"It is a strange thing to come home. While yet on the journey, you cannot at all realize how strange it will be."

Nadine Gordimer, South Africa
"Writing is making sense of life. You work your whole life and perhaps you've made sense of one small area."

Died this week:

Wilhelm Raabe, Germany
"A man without imagination is like a bird without wings."

Albert Engstrom, Sweden

Marcel Proust, France

"Even in the most insignificant details of our daily life, none of us can be said to constitute a material whole, which is identical for everyone, and need only be turned up like a page in an account-book or the record of a will; our social personality is created by the thoughts of other people."

Leo Tolstoy, Russia
"Subtleties, allegories, humorous fancies, the wildest generalizations abound, but nothing simple and clear, nothing going straight to the point, that is, to the problem of life.
Besides these graceful frivolities, our literature is full of simple nastiness and brutality, of arguments that would lead men back in the most refined way to primal barbarism, to the principles not only of the pagan, but of the animal life, which we have left behind 5,000 years ago."

Leonardo Sciascia, Italy
"I hate and detest Sicily in so far as I love it, and in so far as it does not respond to the kind of love I would like to have for it."


The largest Nazi espionage operation in North America

“Bermuda proved a geographically convenient location for the scrutiny of mail exchanged between North America and Europe. All correspondence sent to or from Europe was examined by Imperial Censorship staff based at the Hamilton Princess Hotel, and suspect items were intercepted and photographed.

“This led to the identification of several German spies, among them George Nicolaus and Joachim Ruge.”

But its most celebrated case involved the Bermuda censorship operations playing a key role in the uncovering of the largest Nazi espionage operation in America.

It was operated by Kurt Frederick Ludwig in 1940-41 and the network became known as the “Joe K” spy ring because it was the code name used in letters sent to Berlin addresses giving information on Allied shipping in New York Harbour and other sensitive military information. Details of the ship movements the ring provided were passed on to Nazi submarines operating in the Atlantic and a number of UK-bound vessels were torpedoed as a result."

More: http://bernews.com/2011/11/bermudas-second-world-war-espionage-role/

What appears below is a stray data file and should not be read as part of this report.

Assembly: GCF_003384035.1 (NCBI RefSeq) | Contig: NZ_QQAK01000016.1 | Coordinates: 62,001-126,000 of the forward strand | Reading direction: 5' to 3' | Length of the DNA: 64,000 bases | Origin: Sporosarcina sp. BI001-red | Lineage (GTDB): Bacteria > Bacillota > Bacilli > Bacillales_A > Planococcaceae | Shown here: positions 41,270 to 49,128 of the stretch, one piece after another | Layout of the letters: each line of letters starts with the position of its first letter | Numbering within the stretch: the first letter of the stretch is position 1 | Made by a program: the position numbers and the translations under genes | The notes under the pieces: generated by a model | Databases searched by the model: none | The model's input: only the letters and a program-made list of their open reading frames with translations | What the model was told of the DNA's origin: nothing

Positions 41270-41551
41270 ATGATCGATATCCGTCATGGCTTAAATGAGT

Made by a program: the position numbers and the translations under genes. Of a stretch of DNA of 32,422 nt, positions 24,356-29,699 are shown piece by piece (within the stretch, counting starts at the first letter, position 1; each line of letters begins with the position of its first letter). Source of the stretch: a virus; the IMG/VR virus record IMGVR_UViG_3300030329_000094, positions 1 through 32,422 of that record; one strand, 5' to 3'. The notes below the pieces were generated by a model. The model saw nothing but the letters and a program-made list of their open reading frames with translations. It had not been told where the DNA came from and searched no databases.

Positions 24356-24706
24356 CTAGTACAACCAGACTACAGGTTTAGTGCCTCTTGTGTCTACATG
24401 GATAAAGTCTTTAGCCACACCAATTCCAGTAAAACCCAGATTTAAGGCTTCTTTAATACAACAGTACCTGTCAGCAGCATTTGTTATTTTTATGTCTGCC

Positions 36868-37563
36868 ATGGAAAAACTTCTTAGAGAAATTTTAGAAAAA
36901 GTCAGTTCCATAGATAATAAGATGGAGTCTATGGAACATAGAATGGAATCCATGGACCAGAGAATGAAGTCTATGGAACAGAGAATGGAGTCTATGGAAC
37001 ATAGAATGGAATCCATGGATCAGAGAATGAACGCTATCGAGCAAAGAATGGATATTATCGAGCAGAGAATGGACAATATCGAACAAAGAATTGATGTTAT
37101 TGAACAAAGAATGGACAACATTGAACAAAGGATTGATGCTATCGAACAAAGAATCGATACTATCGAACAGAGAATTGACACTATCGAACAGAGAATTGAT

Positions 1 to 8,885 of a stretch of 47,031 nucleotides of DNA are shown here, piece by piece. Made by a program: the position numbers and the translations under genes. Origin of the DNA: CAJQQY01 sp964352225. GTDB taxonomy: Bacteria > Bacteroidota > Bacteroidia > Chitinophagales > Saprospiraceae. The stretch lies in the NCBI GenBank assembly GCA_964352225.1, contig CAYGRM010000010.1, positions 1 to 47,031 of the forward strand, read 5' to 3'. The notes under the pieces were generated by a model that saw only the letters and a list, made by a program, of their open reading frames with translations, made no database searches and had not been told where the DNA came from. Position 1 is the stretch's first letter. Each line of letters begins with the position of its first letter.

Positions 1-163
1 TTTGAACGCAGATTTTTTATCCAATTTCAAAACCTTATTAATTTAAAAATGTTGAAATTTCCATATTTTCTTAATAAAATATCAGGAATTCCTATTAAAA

The Cloak and Dagger Group of Snoopers

"Those who don't know the US system are shaken at what is going round the world. But there is a well laid background, reason and calculated goals to it.

The most crucial link of the US government and the rest of the world is its CIA, originally called the Strategic Services Unit (SSU) whose main objective of secret action aimed at understanding or subverting what goes on abroad on behalf of the US. President Harry Truman in his briefing notes in 1946 called it 'Cloak and Dagger Group of Snoopers.'

It started as a SSU until being renamed by the National Security Act on September, 18, 1947. During the cold war it engaged in murders of foreign leaders, staging coups, bribing political and business leaders. It was the CIA that bought off former fascists and war in Japan who were in jail after World War 2 and helped build the corrupt Liberal Democratic Party (LDP) that ruled Japan for over five decades. In Italy, under the guise of fighting the communists, the CIA bought off the elections of 1948 with suitcases of cold cash in four stars hotels in Rome and the Vatican. The CIA's standard operating procedures in peace times have been exchanging information for money, wine and food at cocktails and dinners, paid foreign trips especially to their preferred countries."

More: http://www.newvision.co.ug/D/8/459/765749


How to choose a book | LitBash 47


Are you overwhelmed by bookstore shelves that are brimming with books? Don't know which book to pick? Use lists, such as one with writers who were...

Born this week:

Albert Camus, France
"A character is never the author who created him. It is quite likely, however, that an author may be all his characters simultaneously."

William Wharton, Germany

Bram Stoker, UK
"I am Dracula, and I bid you welcome."